Partial Tinned Tobacco Inventory

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Written by John C. Loring (4/10/00)
Contributed by Yang Forcióri

Tinned Tobacco dating to the 1970s & 1980s Tinned Tobacco dating to the 1960s & Earlier

This is a partial inventory of my tinned tobacco and is to significant extent the basis for my recent article on dating English tinned tobacco.

To make the inventory easier to review I have deleted all tins still maturing, ie. dating to 1990 or later, and then divided the balance into newer tins dating from the 1970s and 1980s (Tinned Tobacco dating to the 1970s & 1980s) and older tins dating from the 1930s to the 1960s (Tinned Tobacco dating to the 1960s & Earlier), the former consisting primarily of 'pop top' & 'coin twist' tins and the latter consisting of 'knife lids' (or 'cutter tops' as you prefer) & 'coin twist' tins.

Prices for older tobacco have begun to reach reasonable levels, e.g. mid '80s tins often go for $30 + an ounce to better then $100 an ounce for highly desirable blends with good age - and prime blends in excellent condition in older knife lid tins or early 'coin twists' can go for better then $150 an ounce. (If you question the reasonableness figure out the true 'time valued' cost of buying a tin of quality unadulterated tobacco today, when you can find such, and holding it until 2015, 2030 & then, if your basement escaped flooding, 2050, for instance $10 in 2000 time values at 10% to $1,300 in 2050).

I will consider serious offers to buy or trade for one or more tins from this inventory. And in fact, after initially posting my initial inventory some months ago I priced it to keep some consistency. However, I have posted this updated inventory unpriced for a couple of reasons. Foremost because while I sell tins this remains my personal tobacco inventory as opposed to a 'sales inventory' and includes some tins that I earnestly hope I will only part with through puffs of smoke. I price only in part based on the market, the other part is how much I personally like the blend and whether, for me, there are substitutes. Secondly, the 'market' is both growing and a moving target & I really don't want to spend my days updating prices.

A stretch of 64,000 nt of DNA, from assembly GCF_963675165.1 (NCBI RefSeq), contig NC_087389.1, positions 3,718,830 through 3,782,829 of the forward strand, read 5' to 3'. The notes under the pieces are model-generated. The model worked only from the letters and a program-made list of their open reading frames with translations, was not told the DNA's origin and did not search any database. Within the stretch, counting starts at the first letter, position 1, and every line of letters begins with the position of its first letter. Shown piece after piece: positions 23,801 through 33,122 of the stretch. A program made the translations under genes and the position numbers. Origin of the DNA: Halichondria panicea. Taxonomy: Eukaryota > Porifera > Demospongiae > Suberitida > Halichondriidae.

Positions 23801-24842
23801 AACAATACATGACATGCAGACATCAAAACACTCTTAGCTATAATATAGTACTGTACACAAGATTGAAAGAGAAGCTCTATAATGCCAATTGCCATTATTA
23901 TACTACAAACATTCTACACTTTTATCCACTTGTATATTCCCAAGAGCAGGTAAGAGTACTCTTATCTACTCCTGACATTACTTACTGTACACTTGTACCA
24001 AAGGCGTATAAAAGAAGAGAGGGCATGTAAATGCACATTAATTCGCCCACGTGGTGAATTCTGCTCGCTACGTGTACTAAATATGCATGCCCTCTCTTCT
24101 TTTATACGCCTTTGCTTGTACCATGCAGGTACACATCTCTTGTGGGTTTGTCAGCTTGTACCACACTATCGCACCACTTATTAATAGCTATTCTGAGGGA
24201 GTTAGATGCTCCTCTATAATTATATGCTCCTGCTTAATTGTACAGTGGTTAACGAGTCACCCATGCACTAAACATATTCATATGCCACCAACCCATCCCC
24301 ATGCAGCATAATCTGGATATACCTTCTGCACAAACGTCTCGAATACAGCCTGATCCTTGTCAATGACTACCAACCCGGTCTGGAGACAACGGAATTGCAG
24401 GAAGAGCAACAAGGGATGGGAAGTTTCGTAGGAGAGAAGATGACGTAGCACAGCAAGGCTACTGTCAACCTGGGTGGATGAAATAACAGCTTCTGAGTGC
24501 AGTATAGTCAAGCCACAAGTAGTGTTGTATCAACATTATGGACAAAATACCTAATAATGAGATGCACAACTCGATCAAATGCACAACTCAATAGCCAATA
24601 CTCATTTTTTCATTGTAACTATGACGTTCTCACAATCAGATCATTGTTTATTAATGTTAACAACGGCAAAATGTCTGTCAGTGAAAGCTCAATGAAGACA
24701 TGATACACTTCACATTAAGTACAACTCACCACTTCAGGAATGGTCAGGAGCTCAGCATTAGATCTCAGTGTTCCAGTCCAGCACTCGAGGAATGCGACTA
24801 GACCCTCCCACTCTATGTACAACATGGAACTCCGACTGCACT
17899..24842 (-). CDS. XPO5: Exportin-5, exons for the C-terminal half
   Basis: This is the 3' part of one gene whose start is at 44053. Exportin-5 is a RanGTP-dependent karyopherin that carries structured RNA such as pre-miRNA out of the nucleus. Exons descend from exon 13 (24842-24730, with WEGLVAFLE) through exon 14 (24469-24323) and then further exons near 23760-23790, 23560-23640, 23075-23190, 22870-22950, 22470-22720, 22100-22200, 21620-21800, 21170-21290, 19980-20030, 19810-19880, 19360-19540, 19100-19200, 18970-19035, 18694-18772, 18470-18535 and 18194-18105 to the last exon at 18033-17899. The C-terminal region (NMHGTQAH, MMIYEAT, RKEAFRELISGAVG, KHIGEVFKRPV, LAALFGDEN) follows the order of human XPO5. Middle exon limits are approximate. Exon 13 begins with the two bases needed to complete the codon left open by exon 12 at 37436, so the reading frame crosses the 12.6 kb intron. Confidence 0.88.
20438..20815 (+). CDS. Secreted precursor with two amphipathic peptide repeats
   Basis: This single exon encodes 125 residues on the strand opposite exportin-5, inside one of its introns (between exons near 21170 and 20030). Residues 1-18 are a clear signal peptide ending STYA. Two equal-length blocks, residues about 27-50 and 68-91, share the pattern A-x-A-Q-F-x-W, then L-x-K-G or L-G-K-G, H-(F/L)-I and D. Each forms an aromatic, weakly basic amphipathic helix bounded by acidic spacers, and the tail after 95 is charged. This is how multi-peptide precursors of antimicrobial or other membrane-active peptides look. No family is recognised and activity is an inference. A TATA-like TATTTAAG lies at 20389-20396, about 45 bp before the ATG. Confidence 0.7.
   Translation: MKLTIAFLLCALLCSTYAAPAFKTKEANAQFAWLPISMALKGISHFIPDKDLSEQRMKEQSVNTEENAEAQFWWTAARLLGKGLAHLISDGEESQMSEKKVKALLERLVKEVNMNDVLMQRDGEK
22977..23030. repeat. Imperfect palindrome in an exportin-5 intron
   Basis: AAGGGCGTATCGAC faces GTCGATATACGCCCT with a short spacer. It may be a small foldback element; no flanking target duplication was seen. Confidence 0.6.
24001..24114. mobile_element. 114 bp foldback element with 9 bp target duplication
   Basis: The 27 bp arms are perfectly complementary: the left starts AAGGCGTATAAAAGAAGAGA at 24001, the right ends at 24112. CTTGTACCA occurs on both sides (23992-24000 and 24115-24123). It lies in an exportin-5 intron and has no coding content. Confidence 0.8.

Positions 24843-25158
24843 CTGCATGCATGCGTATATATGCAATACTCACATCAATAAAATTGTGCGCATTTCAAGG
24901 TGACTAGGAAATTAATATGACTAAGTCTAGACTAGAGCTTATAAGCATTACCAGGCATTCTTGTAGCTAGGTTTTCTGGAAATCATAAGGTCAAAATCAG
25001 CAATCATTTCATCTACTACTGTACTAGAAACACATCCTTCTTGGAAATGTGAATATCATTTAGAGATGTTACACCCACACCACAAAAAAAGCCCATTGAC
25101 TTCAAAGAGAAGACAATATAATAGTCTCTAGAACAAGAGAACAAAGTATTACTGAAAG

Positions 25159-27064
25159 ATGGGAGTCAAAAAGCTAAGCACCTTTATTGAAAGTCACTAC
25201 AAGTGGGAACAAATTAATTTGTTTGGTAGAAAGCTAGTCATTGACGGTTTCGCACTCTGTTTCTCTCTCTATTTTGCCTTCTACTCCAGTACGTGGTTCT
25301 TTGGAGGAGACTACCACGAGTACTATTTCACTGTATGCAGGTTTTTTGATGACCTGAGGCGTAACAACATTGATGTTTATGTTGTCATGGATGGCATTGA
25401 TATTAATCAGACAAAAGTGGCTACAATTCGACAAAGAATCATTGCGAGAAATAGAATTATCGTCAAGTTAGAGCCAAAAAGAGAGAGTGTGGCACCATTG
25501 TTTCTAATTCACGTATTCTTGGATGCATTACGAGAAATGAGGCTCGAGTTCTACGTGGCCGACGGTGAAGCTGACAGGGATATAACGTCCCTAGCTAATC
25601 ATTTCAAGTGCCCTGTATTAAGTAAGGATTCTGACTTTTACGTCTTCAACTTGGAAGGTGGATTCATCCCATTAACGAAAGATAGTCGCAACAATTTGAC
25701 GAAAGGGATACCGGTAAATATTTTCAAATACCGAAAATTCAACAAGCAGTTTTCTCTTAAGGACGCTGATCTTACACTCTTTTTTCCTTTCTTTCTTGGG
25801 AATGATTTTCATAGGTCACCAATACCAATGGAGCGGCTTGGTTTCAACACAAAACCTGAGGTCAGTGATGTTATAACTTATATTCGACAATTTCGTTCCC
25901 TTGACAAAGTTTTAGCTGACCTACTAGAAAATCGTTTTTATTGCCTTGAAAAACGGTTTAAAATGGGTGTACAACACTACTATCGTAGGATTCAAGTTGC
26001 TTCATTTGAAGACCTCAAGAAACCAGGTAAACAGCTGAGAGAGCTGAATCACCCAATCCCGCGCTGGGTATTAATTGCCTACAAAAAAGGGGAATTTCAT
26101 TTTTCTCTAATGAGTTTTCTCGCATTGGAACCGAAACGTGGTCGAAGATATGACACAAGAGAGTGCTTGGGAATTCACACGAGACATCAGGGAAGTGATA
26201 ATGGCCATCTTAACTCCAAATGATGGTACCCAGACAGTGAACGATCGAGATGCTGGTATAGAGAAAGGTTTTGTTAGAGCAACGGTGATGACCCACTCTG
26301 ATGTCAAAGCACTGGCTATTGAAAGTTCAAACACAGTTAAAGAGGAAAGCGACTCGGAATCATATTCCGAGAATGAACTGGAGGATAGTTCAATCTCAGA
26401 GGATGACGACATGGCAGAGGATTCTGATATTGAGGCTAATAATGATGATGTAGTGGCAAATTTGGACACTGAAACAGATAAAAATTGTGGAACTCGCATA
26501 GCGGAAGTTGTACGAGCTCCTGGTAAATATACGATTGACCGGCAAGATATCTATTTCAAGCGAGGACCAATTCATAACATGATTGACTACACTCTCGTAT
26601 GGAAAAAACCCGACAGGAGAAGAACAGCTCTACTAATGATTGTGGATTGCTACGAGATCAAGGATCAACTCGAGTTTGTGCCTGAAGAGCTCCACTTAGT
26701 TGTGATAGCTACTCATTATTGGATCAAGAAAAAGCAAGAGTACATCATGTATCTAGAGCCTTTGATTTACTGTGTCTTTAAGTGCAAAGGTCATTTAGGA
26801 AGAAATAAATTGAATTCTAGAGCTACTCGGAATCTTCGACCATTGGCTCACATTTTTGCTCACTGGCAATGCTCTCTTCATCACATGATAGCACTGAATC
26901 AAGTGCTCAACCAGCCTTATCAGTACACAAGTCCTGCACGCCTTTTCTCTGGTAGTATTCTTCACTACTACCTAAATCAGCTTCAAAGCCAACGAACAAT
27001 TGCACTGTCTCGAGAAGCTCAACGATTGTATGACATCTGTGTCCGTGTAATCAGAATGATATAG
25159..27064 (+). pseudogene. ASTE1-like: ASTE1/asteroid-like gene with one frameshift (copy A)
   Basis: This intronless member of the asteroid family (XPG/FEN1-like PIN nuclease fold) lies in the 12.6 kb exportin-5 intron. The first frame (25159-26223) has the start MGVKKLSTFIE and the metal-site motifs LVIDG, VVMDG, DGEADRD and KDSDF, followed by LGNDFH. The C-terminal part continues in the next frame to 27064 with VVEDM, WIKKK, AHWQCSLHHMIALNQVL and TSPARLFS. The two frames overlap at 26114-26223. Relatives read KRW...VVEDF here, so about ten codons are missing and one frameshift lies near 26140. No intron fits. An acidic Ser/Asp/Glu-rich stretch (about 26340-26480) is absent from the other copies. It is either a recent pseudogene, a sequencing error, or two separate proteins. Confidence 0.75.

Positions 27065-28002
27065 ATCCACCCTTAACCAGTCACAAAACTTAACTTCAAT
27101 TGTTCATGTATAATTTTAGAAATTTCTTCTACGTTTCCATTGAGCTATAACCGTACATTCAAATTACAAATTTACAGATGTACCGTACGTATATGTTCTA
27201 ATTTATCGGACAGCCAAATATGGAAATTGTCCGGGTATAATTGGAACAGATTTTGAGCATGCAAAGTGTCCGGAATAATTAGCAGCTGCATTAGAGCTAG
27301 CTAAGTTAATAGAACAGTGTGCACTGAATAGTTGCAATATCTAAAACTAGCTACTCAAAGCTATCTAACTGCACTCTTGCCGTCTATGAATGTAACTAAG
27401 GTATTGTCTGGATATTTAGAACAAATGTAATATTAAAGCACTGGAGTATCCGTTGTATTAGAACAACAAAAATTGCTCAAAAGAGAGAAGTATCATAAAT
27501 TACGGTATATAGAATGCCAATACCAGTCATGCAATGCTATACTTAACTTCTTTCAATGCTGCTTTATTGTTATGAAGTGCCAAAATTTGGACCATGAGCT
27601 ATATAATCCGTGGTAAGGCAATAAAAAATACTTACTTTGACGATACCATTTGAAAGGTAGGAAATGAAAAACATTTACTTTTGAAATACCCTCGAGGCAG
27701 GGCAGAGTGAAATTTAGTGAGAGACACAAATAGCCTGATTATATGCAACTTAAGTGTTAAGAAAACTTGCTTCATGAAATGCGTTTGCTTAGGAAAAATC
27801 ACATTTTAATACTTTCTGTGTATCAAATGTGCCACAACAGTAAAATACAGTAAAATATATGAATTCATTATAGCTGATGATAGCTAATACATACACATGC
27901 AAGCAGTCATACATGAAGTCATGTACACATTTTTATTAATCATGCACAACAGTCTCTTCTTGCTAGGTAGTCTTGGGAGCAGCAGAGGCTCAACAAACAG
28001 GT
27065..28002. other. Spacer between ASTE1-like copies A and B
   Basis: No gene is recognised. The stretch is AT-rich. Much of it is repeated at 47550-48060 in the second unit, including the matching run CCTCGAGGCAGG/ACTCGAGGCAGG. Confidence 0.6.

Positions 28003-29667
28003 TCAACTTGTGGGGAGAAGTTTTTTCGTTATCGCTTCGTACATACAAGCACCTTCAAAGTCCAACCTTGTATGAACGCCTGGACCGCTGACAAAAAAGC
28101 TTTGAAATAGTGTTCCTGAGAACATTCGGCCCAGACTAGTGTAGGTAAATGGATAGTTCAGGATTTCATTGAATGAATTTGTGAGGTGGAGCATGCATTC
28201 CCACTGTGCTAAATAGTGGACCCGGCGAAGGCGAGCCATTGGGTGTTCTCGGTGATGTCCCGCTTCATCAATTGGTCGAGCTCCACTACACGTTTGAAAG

A few additional notes about the two lists:

You may assume that the tins on the Tinned Tobacco dating to the 1970s & 1980s list are in reasonably good condition, requiring at worst some minor rehydration. If that proves not to be the case, within two weeks of shipment you may return the opened, but still completely full tin, for a refund of the purchase price (not including shipping).

Tins from the Older Tins - Tinned Tobacco dating to the 1960s & Earlier are sold 'as is' without any assurances. These tins are all well over a quarter century, some over a half century old and even when they look 'pristine' there's a risk that there are hidden problems. On the other hand I have found 'perfect' tobacco in the grungiest of tins. I should also add that I have rarely found a situation where the tobacco could not be salvaged to some extent. (As an examples I am presently smoking my way through a pound of 1943 Dunhill American Mixture from a wartime, hardly 'airtight, cardboard container. And for an incredible rusted tin tale Read this personal experience. Generally speaking, a round 'coin twist' tin is a safer bet then a knife lid (or a pop top) of equal age but especially before the 1960s they are not readily found.

For an enjoyable risk free smoke, the tins from the '70s & the '80s do the trick quite nicely, but for a sometimes unforgettable experience, as well as the mystique of drawing wisps of smoke born before you or perhaps even your parents, you have to risk the older tins. I can not gainsay those that shake their heads, but then how many supposedly sensible people in the land of the Cubs and the Bears are paying thousands of dollars to keep their Bulls tickets in hopes of 'next year' - and if nothing else, you don't get ulcers from knife lids.

Lastly, please remember that older tobacco, especially when you get into the '50s and earlier, is like older wine, once opened or rehydrated it should be smoked within the month if not sooner, as it will tend to fade.

Back to Loring's articles here

Yang (talk) 10:27, 19 August 2019 (CDT)